The commercials are catchy and the target audience is ever growing. Who doesn’t want more energy? When you mix those factors with huge profits and a largely unregulated industry, the results can be deadly.
As reported by the Substance Abuse and Mental Health Services Administration, more than 13,000 emergency room visits in 2009 were associated with energy drinks.
The problem begins with the loosely defined term “Energy Drinks”, and the regulation or lack thereof that applies to “Energy Drinks”.
The FDA has the authority to regulate caffeine levels in soft drinks to .02 percent or less of the product – about 71mg in a 12oz soda. The agency also has the authority to regulate additives in beverages to ensure they are safe for their intended use and when used in combination with other ingredients.
Most energy drinks are currently marketed as dietary supplements, therefore they do not need to establish evidence of their products’ safety or adhere to a limit on the level of caffeine. At the same time, many energy drinks come in single-use containers ranging from 8oz to 32oz and are marketed like beverages. The FDA does not define the term “energy drink”; that label is up to manufacturers’ discretion. Thus products like Red Bull, are sold under agency rules governing beverages, while others, like 5-Hour Energy and Monster Energy, are marketed as dietary supplements. The categories have differing ingredient rules and reporting requirements.
As reported by The New York Times, Federal officials have received reports of 13 deaths over the last four years that cited the possible involvement of 5-Hour Energy. In addition, 5-Hour Energy has been mentioned in some 90 filings with the F.D.A., including more than 30 that involved serious or life-threatening injuries like heart attacks, convulsions and, in one case, a spontaneous abortion.
Last month, the agency acknowledged it had received five fatality filings mentioning another popular energy drink, Monster Energy.
How much Caffeine are in these products? That’s a good question. 5-Hour Energy does not disclose the amount of caffeine in each bottle, but a recent article published by Consumer Reports placed that level at about 215 milligrams. Along with caffeine, 5-Hour Energy contains other stimulants that contain caffeine or produce similar effects on the cardiac muscles.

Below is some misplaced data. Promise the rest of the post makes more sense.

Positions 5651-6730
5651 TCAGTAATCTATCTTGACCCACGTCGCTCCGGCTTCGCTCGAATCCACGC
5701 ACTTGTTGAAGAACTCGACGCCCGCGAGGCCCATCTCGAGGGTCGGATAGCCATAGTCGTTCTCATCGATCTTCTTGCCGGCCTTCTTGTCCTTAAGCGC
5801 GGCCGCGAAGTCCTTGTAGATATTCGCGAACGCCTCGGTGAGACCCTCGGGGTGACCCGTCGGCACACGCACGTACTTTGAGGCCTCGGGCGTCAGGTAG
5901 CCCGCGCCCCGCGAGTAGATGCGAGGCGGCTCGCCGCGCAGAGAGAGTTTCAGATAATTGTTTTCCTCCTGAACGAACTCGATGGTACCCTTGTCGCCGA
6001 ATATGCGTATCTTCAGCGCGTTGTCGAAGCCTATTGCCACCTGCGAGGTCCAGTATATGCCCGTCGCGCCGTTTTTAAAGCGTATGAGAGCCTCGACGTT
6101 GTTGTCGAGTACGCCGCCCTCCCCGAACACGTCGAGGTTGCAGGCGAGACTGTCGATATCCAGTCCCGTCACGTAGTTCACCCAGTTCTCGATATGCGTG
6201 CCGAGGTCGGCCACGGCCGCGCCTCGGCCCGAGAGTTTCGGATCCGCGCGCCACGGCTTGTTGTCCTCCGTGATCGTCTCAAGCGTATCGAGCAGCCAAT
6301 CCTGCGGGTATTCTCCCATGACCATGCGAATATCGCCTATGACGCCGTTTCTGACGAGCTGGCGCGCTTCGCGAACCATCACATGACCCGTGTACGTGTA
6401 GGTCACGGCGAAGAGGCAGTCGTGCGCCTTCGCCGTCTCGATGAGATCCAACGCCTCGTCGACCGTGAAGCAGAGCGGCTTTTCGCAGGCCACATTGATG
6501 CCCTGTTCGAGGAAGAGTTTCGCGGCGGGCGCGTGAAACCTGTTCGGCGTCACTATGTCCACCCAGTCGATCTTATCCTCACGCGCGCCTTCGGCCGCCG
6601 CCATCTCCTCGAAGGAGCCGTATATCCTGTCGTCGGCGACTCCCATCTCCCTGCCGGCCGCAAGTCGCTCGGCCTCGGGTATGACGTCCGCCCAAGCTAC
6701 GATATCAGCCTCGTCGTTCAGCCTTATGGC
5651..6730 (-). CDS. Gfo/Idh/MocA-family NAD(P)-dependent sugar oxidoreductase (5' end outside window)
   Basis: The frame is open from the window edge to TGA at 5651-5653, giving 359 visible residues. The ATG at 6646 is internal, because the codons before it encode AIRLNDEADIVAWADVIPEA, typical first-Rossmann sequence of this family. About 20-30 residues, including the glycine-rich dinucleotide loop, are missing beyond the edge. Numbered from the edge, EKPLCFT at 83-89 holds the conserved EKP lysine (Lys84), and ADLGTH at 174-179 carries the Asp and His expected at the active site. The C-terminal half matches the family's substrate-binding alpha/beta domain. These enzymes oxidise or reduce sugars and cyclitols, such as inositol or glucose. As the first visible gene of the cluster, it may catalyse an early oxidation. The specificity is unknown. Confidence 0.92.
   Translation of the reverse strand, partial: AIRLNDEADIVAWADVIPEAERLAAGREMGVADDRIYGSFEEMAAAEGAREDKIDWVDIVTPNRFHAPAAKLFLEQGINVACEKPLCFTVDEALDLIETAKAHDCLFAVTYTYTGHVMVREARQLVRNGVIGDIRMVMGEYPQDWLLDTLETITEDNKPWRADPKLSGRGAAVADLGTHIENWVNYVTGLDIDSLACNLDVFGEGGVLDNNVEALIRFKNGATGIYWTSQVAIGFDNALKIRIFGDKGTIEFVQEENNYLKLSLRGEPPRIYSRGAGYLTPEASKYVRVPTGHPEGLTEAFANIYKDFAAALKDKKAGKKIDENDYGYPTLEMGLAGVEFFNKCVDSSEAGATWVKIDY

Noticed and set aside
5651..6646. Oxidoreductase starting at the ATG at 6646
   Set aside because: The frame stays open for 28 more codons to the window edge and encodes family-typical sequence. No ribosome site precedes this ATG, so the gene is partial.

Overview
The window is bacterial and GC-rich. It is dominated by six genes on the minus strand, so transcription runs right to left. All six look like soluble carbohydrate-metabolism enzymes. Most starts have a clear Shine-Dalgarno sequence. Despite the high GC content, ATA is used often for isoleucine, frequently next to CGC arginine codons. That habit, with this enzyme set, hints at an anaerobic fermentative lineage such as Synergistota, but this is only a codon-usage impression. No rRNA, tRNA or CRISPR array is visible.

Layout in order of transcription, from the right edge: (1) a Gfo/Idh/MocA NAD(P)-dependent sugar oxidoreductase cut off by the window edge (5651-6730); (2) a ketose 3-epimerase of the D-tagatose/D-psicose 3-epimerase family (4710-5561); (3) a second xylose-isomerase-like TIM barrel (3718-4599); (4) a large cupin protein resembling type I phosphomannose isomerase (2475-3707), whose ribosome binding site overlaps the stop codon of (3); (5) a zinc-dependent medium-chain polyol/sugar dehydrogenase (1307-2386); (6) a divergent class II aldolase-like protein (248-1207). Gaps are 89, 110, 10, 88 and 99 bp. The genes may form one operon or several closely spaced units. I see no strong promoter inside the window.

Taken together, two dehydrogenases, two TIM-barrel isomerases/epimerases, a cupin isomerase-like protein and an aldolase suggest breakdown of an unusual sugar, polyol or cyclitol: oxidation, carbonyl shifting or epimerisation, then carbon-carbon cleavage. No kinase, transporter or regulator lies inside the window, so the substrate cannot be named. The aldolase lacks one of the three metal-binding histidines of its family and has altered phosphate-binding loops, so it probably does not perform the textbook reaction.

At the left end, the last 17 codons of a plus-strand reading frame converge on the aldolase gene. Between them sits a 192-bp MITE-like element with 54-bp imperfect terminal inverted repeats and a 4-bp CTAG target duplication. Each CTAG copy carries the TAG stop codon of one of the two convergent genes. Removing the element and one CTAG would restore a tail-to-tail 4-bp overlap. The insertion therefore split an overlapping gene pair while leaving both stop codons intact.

By comparison a cup of coffee contains approximately 100 milligrams of caffeine.
I can discuss these products from many different viewpoints, as a consumer of these products, as a Personal Injury Lawyer, and as a Parent. It is the latter that worries me. First and foremost when children see the catchy commercials they think these products are “cool”. Given the immense pressure kids are under to succeed in school, you can see how a child may be drawn to try one of these products. If this product is their first exposure to caffeine, that can be quite a jolt.
On April 4, 2012, Senator Dick Durbin wrote a letter to the commissioner of the FDA for an investigation into energy drinks like ‘Monster Energy’, ‘Rockstar’ and ‘Red Bull’ which contain high levels of caffeine and potentially dangerous ingredients yet are marketed to young people.
The letter was prompted by the death of Anais Fournier, a 14 year old girl from Maryland who died last December of cardiac arrhythmia due to caffeine toxicity after drinking two 24-ounce Monster energy drinks in a 24-hour period.(In 1989, the US Food and Drug Administration (FDA) limited the amount of caffeine in OTC products to a maximum of 200 mg/dose. The ingestion of such concentrated sources of caffeine is the general cause of acute caffeine toxicity.) The two drinks combined are believed to have contained approximately 480 milligrams of known caffeine, the equivalent of almost 14 cans of Coca-Cola.
A lawsuit against the manufacturers and distributors of these products would be based upon the failure to warn of the dangerous side effects, and their failure to remedy a dangerous condition which they knew could cause serious injury and/or death. And that is the exact lawsuit that was filed by Anais’ parents, against Monster Energy for failing to warn about the product’s dangers. The case was filed in California Superior Court (Riverside County). The Case Caption is Wendy Crossland and Richard Fournier, individually and as surviving parents of Anais Fournier v. Monster Beverage Corporation, Case No. RIC 1215551.
From a consumer standpoint, I often use these products, and I am a perfect hypocrite in that sense, but the knowing behavior of these companies that market these products to children is indefensible.
Mark Kaire has been practicing law in Miami for nearly 30 years. He is dedicated to helping the injured people of Miami receive compensation. Mr. Kaire has been blogging on Miami’s legal issues for many years.